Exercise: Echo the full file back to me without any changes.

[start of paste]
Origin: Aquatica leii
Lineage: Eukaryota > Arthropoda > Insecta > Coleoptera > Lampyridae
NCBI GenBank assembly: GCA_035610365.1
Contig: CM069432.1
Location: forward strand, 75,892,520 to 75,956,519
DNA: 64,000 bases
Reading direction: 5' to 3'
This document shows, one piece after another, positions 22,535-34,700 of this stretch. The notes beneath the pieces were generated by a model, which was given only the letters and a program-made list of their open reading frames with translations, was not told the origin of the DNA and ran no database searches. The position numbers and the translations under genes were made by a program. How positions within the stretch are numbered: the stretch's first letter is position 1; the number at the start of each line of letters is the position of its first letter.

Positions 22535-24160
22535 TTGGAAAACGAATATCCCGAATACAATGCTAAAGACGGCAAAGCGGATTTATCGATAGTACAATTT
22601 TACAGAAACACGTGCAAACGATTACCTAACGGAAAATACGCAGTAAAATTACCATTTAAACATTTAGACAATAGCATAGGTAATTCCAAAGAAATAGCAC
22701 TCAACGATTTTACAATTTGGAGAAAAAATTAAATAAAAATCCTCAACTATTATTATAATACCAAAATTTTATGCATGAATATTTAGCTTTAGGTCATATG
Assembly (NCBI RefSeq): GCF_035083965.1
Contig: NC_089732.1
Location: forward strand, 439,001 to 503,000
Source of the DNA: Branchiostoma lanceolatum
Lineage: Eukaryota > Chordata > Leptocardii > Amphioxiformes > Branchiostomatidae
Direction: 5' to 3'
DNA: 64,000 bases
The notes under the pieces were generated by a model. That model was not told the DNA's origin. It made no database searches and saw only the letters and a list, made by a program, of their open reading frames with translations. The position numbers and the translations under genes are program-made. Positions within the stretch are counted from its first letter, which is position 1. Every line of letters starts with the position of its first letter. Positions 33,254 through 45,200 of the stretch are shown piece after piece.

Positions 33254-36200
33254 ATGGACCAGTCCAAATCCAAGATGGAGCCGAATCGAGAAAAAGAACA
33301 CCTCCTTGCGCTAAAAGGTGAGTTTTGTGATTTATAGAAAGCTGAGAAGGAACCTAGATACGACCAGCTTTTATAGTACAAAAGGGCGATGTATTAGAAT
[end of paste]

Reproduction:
Origin: Aquatica leii
Lineage: Eukaryota > Arthropoda > Insecta > Coleoptera > Lampyridae
NCBI GenBank assembly: GCA_035610365.1
Contig: CM069432.1
Location: forward strand, 75,892,520 to 75,956,519
DNA: 64,000 bases
Reading direction: 5' to 3'
This document shows, one piece after another, positions 22,535-34,700 of this stretch. The notes beneath the pieces were generated by a model, which was given only the letters and a program-made list of their open reading frames with translations, was not told the origin of the DNA and ran no database searches. The position numbers and the translations under genes were made by a program. How positions within the stretch are numbered: the stretch's first letter is position 1; the number at the start of each line of letters is the position of its first letter.

Positions 22535-24160
22535 TTGGAAAACGAATATCCCGAATACAATGCTAAAGACGGCAAAGCGGATTTATCGATAGTACAATTT
22601 TACAGAAACACGTGCAAACGATTACCTAACGGAAAATACGCAGTAAAATTACCATTTAAACATTTAGACAATAGCATAGGTAATTCCAAAGAAATAGCAC
22701 TCAACGATTTTACAATTTGGAGAAAAAATTAAATAAAAATCCTCAACTATTATTATAATACCAAAATTTTATGCATGAATATTTAGCTTTAGGTCATATG
Assembly (NCBI RefSeq): GCF_035083965.1
Contig: NC_089732.1
Location: forward strand, 439,001 to 503,000
Source of the DNA: Branchiostoma lanceolatum
Lineage: Eukaryota > Chordata > Leptocardii > Amphioxiformes > Branchiostomatidae
Direction: 5' to 3'
DNA: 64,000 bases
The notes under the pieces were generated by a model. That model was not told the DNA's origin. It made no database searches and saw only the letters and a list, made by a program, of their open reading frames with translations. The position numbers and the translations under genes are program-made. Positions within the stretch are counted from its first letter, which is position 1. Every line of letters starts with the position of its first letter. Positions 33,254 through 45,200 of the stretch are shown piece after piece.

Positions 33254-36200
33254 ATGGACCAGTCCAAATCCAAGATGGAGCCGAATCGAGAAAAAGAACA
33301 CCTCCTTGCGCTAAAAGGTGAGTTTTGTGATTTATAGAAAGCTGAGAAGGAACCTAGATACGACCAGCTTTTATAGTACAAAAGGGCGATGTATTAGAAT